Naturally, there’s nothing “superior” about drinking alcohol to excess, taking drugs or smoking, but for writers of vampire fiction these props have become valuable tools to describe vampire traits of character, showing them as being morally corrupt in comparison to the human protagonist. In my fictional Stinkforthshire there’s only been blood wine drinking so far, but with Willow and her school friends reaching the age of 12, perhaps it’s time in my next book to deal with the thorny issue of vampire sedatives in a responsible way.

Medieval Cooking for Vampires (Beginners Part 3)

While I’m not in favour of advocating fast food for humans, this culinary concept is not always a negative one.

Reading up upon medieval spells and remedies I was surprised to learn a medieval person’s diet was actually quite different from what I thought it would be. Far from all the yummy ham, capons, chickens and roasted piglets we see King Arthur, his knights and Queen Guinevere consume in the BBC’s Merlin series, most medieval people didn’t eat meat very often and getting a protein rich diet would have been quite rare for an average girl like Willow the Vampire.

Cooking lessons for humans would have been very different from today. For a start, carrots were either white or purple but not orange (not introduced until 17th century), no doubt pretty confusing for colour-blind witches and warlocks at the time. How do you tell such ingredients apart from radishes or mandrake?

Parsnips, onions, turnips (of Blackadder’s Baldric fame), apples, wild garlic, watercress, cabbage, beetroot, leeks, beans, eel and various cheap dried meats would augment a meagre diet that consisted mostly of “gruel” type broth made from barley, acorns, rye or buck wheat.

Even in the 10th century, a full four centuries after Arthur had first complained to Merlin about the outrageous practice of serving salad to his meat-loving king, bread as a daily household ingredient was relatively rare – grinding wheat was time-consuming labour for women and in any event, most households were grindingly poor.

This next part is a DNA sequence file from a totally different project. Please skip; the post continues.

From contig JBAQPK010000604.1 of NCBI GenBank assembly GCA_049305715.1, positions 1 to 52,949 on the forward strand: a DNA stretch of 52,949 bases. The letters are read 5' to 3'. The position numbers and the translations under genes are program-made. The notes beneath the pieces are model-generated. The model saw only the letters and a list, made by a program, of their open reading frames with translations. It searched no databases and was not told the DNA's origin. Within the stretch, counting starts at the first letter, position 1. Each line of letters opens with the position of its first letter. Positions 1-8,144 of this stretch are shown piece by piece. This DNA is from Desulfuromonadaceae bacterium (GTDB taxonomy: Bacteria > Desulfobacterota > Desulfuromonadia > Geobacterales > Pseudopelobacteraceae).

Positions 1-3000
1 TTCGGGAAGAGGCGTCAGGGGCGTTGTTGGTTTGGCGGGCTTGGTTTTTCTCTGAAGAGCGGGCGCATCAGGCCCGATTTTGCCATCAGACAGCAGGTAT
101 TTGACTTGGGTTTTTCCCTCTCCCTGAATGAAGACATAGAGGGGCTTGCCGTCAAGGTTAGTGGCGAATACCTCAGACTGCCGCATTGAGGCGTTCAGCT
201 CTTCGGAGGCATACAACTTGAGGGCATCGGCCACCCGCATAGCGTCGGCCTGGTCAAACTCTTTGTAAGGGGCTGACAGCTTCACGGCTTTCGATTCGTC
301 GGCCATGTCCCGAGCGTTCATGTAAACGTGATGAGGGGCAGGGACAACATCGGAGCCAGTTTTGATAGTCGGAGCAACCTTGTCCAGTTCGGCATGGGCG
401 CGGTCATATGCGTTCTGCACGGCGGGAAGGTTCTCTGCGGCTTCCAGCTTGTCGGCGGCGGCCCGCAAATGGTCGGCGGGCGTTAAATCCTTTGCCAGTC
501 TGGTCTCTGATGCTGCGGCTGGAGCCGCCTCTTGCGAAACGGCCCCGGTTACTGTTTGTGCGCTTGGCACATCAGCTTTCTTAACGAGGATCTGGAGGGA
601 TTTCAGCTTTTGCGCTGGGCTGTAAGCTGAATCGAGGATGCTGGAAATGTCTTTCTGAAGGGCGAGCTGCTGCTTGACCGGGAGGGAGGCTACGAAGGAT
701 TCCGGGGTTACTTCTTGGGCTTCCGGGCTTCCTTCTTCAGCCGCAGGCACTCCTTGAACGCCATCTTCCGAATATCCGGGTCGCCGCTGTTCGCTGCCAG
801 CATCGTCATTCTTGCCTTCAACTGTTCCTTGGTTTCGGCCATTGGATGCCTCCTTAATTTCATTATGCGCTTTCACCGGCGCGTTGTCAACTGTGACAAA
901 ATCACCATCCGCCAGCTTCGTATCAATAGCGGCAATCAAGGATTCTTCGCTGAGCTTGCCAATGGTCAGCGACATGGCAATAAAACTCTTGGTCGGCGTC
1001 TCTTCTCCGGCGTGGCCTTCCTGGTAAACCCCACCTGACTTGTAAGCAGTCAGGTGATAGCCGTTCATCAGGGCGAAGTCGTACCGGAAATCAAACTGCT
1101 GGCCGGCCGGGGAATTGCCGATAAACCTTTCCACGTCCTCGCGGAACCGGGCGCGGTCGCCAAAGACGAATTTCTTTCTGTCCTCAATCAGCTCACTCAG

Health issues in general were addressed with a haphazard approach. If it didn’t kill you and you survived the cure, the “healer” would be set up for life and make a good living. If you died, the healer was probably going to die too – at the stake, accused of sorcery! The remedy might not actually do you any good, but survival often depended on faith rather than the physician’s skill. With regard to food production, a medieval Vampire Council was particularly concerned about the high death rate among human infants and their mothers.

Caesarean births were surprisingly common – although the mother rarely survived. The method was mainly applied to save the child so it could receive baptism before death occurred. The understanding of conception was still a rather muddled affair and some bewildering, often occult remedies existed to help childless couples. Childbirth in general was a risky and confusing issue in medieval times: